Former Yugoslavia I


15 September 1991 - 1 October 1996
(about 5 years)
Cease hostilities, Agreement negotiation, Peace enforcement, Human rights
Sanction Types
  • Arms (arms imports embargo)
  • Comprehensive (May 1992 - October 1996)
Non-UN Sanctions
Regional (EU), Unilateral (US)
Other Policy Instruments
Diplomacy, Legal tribunals, Peace operations, Threat of military force, Use of military force


With the end of the Cold War, the Socialist Federal Republic of Yugoslavia (SFRY) went through a rapid process of disintegration. Following referendums in their respective communities, both Slovenia and Croatia declared their independence on 25 June 1991. Serbia, led by nationalist Slobodan Milosevic, refused to accept the dissolution of Yugoslavia (which would divide the Serb people into 4 different republics: Serbia, Montenegro, Bosnia-Herzegovina, and Croatia) and violent conflict erupted in the region. The Serb-controlled Yugoslav National Army (YNA) moved towards Slovenia and fighting erupted on 27 June 1991. The conflict, generally known as the Ten-Day War, formally ended with the 7 July 1991 Brioni Agreement, negotiated under the auspices of the European Community, and Slovenia and Croatia subsequently agreed to a three-month moratorium on their independence. While the military confrontation with Slovenia was short lived and the YNA withdrew from its territory, the conflict with Croatia escalated. Fighting intensified following the July 1991 invasion by YNA forces and the termination of the conflict with Slovenia left Yugoslav forces able to focus on the military confrontation with Croatia. Other parts of Yugoslavia were also seeking independence. Macedonia and Kosovo held their independence referendums in early September 1991 and Macedonia formally declared its independence from SFRY on 25 September.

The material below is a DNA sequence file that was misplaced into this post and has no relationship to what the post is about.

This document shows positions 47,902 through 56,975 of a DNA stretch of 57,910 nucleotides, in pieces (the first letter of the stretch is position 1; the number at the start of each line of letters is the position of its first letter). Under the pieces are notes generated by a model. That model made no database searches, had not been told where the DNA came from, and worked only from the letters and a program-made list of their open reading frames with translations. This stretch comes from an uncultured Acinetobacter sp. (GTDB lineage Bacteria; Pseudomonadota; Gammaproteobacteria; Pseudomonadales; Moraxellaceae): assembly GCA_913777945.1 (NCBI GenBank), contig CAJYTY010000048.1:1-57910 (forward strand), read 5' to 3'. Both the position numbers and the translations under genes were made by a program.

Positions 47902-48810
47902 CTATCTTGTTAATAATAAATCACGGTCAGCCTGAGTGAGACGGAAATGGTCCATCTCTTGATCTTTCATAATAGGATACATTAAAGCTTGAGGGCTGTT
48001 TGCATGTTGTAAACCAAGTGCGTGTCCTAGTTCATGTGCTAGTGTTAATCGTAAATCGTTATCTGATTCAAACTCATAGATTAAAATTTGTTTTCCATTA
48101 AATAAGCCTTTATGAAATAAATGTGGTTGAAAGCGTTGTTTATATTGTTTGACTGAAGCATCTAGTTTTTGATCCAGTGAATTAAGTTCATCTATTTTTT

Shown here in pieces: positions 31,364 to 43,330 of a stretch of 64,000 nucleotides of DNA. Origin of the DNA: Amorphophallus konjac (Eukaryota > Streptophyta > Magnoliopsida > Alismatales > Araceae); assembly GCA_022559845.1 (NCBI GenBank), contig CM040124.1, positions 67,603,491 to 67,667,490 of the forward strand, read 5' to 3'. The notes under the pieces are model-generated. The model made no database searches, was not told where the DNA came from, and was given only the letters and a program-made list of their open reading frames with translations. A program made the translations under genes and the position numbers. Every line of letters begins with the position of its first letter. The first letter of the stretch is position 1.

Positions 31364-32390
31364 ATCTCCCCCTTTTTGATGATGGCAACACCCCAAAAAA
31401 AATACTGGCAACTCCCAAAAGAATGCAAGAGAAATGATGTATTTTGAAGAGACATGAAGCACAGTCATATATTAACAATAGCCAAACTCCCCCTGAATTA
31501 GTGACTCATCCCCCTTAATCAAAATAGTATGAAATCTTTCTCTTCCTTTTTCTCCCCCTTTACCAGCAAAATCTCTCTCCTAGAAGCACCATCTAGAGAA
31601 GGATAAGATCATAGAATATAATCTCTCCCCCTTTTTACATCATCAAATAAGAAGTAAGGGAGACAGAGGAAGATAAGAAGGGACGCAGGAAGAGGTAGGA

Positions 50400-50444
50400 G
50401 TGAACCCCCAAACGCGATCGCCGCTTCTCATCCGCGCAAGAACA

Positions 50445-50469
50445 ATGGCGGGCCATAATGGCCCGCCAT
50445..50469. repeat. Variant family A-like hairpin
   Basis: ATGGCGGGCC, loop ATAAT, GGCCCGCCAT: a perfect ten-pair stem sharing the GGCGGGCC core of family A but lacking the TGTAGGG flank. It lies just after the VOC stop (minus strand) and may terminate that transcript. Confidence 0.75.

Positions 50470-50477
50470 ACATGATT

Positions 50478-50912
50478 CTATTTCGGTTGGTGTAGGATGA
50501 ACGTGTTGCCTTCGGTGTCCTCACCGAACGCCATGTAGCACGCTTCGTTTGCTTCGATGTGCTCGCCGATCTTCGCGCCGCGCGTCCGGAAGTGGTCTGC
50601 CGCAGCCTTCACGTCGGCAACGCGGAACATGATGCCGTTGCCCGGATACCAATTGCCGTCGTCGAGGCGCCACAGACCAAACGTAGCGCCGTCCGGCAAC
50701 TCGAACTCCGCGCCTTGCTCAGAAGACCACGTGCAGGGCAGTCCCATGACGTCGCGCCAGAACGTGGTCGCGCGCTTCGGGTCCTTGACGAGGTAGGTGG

The analysis of the Former Yugoslavia I (FRY I) case is divided into the following episodes (also navigable via the numbers in the top bar):